The European Union on Wednesday (11 May) condemned the killing of Palestinian-American journalist Shireen Abu Akleh, and demanded an independent investigation into the circumstances of her death.
The statement, issued by the EU’s External Action service, came after the Al Jazeera television reporter was shot dead while covering an Israeli raid on a Palestinian camp in the occupied West Bank.
Shireen Abu Akleh, 51, a Palestinian-American, was wearing a press vest that clearly marked her as a journalist while reporting in the city of Jenin, the Qatar-based outlet said.
She was covering the latest arrest operation launched by the Israeli military amid deadly Arab attacks in Israel. The death of a prominent, veteran reporter for the popular news channel seemed likely to add more fuel to a surging conflict.
Palestinian President Mahmoud Abbas and Al Jazeera described Abu Akleh’s death as blatant, cold-blooded murder by the Israeli military, which said dozens of Palestinian gunmen had confronted troops who arrested a Hamas militant in Jenin.
Israeli Prime Minister Naftali Bennett said Abbas was making unfounded allegations, before Israel conducted a “thorough investigation” of the events.
“It appears likely that armed Palestinians – who were firing indiscriminately at the time – were responsible for the unfortunate death of the journalist,” Bennett said in a statement.
On Twitter, Tom Nides, the US ambassador to Israel, wrote: “I encourage a thorough investigation into the circumstances of (Abu Akleh’s) death and the injury of at least one other journalist today in Jenin.”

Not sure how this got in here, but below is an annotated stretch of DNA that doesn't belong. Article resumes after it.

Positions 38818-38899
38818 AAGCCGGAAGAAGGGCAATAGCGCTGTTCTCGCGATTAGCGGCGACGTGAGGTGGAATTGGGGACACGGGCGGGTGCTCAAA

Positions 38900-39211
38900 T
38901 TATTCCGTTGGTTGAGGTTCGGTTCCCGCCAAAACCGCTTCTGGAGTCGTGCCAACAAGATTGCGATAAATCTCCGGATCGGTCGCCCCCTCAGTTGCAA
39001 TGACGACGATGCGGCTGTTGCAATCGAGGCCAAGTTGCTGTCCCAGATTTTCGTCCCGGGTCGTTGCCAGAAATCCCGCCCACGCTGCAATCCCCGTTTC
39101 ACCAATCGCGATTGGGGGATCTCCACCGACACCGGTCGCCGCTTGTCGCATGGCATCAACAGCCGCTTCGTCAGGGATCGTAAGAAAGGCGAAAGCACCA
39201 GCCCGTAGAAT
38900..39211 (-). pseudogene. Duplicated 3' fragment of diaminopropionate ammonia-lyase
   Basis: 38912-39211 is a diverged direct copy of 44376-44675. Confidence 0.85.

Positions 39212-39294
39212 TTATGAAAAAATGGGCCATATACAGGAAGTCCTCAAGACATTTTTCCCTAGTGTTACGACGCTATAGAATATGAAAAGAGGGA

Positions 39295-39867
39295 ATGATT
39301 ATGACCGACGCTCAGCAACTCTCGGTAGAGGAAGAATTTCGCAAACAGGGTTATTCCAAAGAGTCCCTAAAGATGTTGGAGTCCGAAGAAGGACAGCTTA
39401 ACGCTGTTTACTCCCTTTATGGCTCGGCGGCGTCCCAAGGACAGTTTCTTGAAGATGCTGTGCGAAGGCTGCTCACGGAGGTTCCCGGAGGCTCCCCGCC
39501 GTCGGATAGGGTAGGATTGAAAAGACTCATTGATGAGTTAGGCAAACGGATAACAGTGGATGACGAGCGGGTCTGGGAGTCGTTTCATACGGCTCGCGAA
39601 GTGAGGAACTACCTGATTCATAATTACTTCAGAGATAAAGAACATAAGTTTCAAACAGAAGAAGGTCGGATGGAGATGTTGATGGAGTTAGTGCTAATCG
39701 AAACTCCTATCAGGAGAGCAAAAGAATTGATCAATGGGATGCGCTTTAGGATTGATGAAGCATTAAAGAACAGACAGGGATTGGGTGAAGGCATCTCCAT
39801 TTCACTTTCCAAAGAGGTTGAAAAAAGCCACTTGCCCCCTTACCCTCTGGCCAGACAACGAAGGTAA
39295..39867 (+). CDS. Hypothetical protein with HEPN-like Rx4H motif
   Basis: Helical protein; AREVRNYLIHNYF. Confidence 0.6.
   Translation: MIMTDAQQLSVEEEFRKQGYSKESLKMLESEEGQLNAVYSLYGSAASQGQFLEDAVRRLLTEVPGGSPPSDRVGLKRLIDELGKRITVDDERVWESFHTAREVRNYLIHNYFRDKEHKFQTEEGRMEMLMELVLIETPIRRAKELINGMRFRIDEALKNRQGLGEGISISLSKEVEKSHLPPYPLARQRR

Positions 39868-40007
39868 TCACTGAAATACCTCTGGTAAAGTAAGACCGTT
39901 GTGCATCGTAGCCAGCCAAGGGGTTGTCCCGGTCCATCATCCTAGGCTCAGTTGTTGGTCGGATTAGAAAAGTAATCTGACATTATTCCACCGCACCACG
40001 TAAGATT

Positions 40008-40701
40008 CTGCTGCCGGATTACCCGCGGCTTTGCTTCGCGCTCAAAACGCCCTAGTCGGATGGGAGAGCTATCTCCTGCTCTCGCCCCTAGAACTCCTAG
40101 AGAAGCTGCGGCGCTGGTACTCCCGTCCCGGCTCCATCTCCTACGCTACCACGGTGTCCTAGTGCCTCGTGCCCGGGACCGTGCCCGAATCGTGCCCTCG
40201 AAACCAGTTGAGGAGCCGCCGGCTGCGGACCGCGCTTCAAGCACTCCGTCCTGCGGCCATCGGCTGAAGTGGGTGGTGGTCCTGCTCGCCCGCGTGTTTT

Defence Minister Benny Gantz said “our findings will be relayed, with transparency … to our American friends and also to the Palestinian Authority and others in the world with whom we are in contact”.
Ali Samoodi, a Palestinian journalist wounded alongside Abu Akleh, said Israeli forces “suddenly opened fire” at them during the Jenin operation. He disputed an Israeli military account that gunmen were nearby when she was shot.
Since March, Palestinians and members of Israel’s Arab minority have killed 18 people, including three police officers and a security guard, in attacks in Israel and the West Bank that have mostly targeted civilians.
Some of the assailants have come from Jenin. The city has been a main target of Israeli arrest raids in the West Bank that have often sparked clashes and brought the number of Palestinians killed by Israeli forces or armed civilians since the beginning of the year to at least 42.
The casualties include armed members of militant groups, lone assailants and bystanders.
Visits by Jewish pilgrims over the past weeks to Al-Aqsa mosque compound in Jerusalem, Islam’s third holiest site and the most sacred place in Judaism, have stoked Palestinian anger.
Preliminary results of an autopsy ordered by the Palestinian Authority showed that Abu Akleh died of a bullet wound to the head, the director of the Palestinian Forensic Medicine Institute said in the West Bank city of Nablus.
He declined to give further information when asked whether the findings showed that Abu Akleh had been hit by an Israeli round.
Treated for his wounds in a hospital in Jenin, Samoodi told reporters: “They (Israeli soldiers) didn’t ask us to leave and they didn’t ask us to stop (filming). They fired at us. One bullet hit me and another hit Shireen. They killed her in cold blood.”
An Israeli military spokesman, briefing foreign journalists and describing Abu Akleh’s death as tragic, said Israeli troops would never deliberately target a non-combatant. He said there had been three direct exchanges of fire with Palestinian gunmen during the raid.